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SalukiSpeech: Integrating a New ASR Tool Into Students’ English Pronunciation Practice

  • Shannon McCrocklin orcid logo (Southern Illinois University)
  • Claire Fettig (Southern Illinois University)
  • Simon Markus (Southern Illinois University)


Recent research has shown that use of Automatic Speech Recognition (ASR)-based dictation for L2 pronunciation practice provides several benefits, including student improvement of segmental accuracy, noticing of probable errors at the word and sound level, and increased attention to segments with recurring errors. Further, the transcript can support greater learner autonomy by providing feedback and a sense of human intelligibility, which can be motivating for students. This paper introduces a new ASR-based tool that provides flexible, student-driven practice for students while also providing support for segmental learning. Focusing on providing communicative practice, the website offers learners the chance to practice English with guided, communicative learning activities while ASR provides implicit feedback in the form of a transcript. When students notice errors in the transcript, the system compares the intended word to the transcribed word to lead students to an appropriate segmental lesson. At the end of a practice session, students can email a summary report of their practice to their instructor. This paper introduces this new tool and discusses how it could be used for student pronunciation practice outside of class.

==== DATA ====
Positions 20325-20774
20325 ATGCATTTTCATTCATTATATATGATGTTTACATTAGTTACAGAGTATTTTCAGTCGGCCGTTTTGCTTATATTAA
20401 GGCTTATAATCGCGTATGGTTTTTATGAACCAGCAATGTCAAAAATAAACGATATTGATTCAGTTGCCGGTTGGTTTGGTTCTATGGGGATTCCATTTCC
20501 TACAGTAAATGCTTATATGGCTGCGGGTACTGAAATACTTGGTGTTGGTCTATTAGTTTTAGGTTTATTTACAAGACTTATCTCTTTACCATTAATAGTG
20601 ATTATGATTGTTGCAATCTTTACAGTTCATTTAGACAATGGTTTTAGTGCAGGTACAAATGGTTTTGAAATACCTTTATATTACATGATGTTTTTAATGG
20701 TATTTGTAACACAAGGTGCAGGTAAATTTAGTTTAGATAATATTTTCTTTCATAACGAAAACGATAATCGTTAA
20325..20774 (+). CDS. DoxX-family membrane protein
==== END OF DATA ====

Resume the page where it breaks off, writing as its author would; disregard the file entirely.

How to Cite: McCrocklin, S., Fettig, C, & Markus, S. (2022). Salukispeech: integrating a new ASR tool into students’ English pronunciation practice. In J. Levis & A. Guskaroska (eds.), Proceedings of the 12th Pronunciation in Second Language Learning and Teaching Conference, held June 2021 virtually at Brock University, St. Catharines, ON. https://doi.org/10.31274/psllt.13342

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Published on
14 Sep 2022
Peer Reviewed